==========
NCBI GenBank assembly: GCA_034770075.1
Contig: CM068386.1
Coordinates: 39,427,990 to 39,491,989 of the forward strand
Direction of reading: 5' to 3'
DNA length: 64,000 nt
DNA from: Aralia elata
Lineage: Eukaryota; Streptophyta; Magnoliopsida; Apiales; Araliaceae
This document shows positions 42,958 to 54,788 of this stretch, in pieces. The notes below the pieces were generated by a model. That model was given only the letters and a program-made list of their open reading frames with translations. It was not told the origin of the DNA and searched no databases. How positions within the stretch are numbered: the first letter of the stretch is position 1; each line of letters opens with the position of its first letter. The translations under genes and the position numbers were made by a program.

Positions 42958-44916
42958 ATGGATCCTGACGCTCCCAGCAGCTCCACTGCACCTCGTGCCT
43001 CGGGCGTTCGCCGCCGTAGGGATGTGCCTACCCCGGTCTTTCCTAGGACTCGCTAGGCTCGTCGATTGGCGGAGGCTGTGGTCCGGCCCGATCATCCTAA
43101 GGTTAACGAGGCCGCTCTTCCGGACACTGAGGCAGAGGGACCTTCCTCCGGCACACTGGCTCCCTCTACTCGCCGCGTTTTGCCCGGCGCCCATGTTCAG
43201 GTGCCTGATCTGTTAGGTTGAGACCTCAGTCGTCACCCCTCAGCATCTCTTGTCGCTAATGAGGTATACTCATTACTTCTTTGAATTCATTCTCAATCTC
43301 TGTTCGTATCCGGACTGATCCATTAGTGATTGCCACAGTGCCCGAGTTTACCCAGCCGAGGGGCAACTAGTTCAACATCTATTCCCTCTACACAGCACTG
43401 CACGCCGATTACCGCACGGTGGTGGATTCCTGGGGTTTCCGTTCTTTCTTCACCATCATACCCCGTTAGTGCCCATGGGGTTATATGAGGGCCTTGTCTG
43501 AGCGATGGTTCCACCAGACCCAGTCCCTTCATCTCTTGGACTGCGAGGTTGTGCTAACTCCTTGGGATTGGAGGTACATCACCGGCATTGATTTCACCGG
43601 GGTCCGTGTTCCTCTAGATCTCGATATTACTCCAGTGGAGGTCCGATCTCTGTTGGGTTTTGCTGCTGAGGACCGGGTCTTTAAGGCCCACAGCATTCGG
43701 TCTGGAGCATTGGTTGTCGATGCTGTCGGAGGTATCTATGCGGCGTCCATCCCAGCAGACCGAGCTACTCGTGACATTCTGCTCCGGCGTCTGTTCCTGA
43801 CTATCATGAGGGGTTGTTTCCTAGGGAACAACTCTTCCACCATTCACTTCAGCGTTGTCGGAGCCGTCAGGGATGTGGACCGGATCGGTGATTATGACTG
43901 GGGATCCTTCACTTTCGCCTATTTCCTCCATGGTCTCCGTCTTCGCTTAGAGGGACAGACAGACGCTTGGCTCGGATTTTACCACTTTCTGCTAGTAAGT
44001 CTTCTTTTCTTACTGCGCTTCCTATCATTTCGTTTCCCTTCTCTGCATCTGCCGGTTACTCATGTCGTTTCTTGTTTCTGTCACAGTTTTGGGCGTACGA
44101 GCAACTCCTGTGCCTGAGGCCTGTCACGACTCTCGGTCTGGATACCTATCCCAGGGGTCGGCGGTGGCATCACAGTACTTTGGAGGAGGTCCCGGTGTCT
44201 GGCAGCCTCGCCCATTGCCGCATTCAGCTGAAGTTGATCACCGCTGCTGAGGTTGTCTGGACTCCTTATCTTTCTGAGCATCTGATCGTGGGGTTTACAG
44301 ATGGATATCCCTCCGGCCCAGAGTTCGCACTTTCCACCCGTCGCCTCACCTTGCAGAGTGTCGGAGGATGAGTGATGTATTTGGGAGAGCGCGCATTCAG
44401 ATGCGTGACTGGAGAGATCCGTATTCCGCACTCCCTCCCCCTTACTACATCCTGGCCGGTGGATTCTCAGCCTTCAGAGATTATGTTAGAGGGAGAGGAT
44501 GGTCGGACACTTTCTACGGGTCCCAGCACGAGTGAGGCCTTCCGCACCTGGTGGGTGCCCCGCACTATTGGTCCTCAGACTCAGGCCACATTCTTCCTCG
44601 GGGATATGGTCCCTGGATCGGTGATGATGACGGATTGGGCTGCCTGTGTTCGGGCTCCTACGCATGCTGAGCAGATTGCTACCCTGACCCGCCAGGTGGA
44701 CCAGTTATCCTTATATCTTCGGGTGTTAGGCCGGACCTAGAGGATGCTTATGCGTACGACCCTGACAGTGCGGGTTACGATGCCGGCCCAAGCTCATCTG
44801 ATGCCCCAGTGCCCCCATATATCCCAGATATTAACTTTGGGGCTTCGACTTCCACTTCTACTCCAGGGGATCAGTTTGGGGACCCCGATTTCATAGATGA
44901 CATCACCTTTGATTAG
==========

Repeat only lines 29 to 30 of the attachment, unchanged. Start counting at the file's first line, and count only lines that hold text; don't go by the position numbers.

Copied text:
44801 ATGCCCCAGTGCCCCCATATATCCCAGATATTAACTTTGGGGCTTCGACTTCCACTTCTACTCCAGGGGATCAGTTTGGGGACCCCGATTTCATAGATGA
44901 CATCACCTTTGATTAG